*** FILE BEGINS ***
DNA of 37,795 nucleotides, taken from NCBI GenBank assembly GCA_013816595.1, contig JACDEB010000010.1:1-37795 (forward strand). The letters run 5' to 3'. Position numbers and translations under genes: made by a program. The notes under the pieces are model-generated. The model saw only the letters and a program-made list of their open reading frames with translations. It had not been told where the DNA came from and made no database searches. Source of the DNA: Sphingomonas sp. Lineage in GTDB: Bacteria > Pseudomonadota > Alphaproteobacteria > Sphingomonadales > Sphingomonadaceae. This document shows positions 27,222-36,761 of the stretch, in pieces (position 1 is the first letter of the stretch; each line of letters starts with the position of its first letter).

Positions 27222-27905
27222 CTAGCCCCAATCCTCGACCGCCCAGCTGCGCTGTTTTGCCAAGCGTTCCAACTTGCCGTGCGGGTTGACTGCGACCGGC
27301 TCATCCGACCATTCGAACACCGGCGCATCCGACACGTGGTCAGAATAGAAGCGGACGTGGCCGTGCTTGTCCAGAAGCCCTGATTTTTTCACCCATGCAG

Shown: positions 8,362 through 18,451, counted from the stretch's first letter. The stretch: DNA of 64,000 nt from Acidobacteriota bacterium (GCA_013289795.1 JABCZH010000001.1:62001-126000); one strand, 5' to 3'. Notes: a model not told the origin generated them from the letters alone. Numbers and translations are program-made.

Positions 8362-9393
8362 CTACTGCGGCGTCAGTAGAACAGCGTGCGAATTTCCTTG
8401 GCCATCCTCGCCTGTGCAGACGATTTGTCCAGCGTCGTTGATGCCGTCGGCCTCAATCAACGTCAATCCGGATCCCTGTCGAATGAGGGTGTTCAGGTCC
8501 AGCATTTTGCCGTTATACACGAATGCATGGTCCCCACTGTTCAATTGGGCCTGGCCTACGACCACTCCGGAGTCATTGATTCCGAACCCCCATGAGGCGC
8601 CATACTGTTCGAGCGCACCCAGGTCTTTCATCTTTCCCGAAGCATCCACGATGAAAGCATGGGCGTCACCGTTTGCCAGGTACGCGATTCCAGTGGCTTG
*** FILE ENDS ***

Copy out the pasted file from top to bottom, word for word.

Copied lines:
DNA of 37,795 nucleotides, taken from NCBI GenBank assembly GCA_013816595.1, contig JACDEB010000010.1:1-37795 (forward strand). The letters run 5' to 3'. Position numbers and translations under genes: made by a program. The notes under the pieces are model-generated. The model saw only the letters and a program-made list of their open reading frames with translations. It had not been told where the DNA came from and made no database searches. Source of the DNA: Sphingomonas sp. Lineage in GTDB: Bacteria > Pseudomonadota > Alphaproteobacteria > Sphingomonadales > Sphingomonadaceae. This document shows positions 27,222-36,761 of the stretch, in pieces (position 1 is the first letter of the stretch; each line of letters starts with the position of its first letter).

Positions 27222-27905
27222 CTAGCCCCAATCCTCGACCGCCCAGCTGCGCTGTTTTGCCAAGCGTTCCAACTTGCCGTGCGGGTTGACTGCGACCGGC
27301 TCATCCGACCATTCGAACACCGGCGCATCCGACACGTGGTCAGAATAGAAGCGGACGTGGCCGTGCTTGTCCAGAAGCCCTGATTTTTTCACCCATGCAG

Shown: positions 8,362 through 18,451, counted from the stretch's first letter. The stretch: DNA of 64,000 nt from Acidobacteriota bacterium (GCA_013289795.1 JABCZH010000001.1:62001-126000); one strand, 5' to 3'. Notes: a model not told the origin generated them from the letters alone. Numbers and translations are program-made.

Positions 8362-9393
8362 CTACTGCGGCGTCAGTAGAACAGCGTGCGAATTTCCTTG
8401 GCCATCCTCGCCTGTGCAGACGATTTGTCCAGCGTCGTTGATGCCGTCGGCCTCAATCAACGTCAATCCGGATCCCTGTCGAATGAGGGTGTTCAGGTCC
8501 AGCATTTTGCCGTTATACACGAATGCATGGTCCCCACTGTTCAATTGGGCCTGGCCTACGACCACTCCGGAGTCATTGATTCCGAACCCCCATGAGGCGC
8601 CATACTGTTCGAGCGCACCCAGGTCTTTCATCTTTCCCGAAGCATCCACGATGAAAGCATGGGCGTCACCGTTTGCCAGGTACGCGATTCCAGTGGCTTG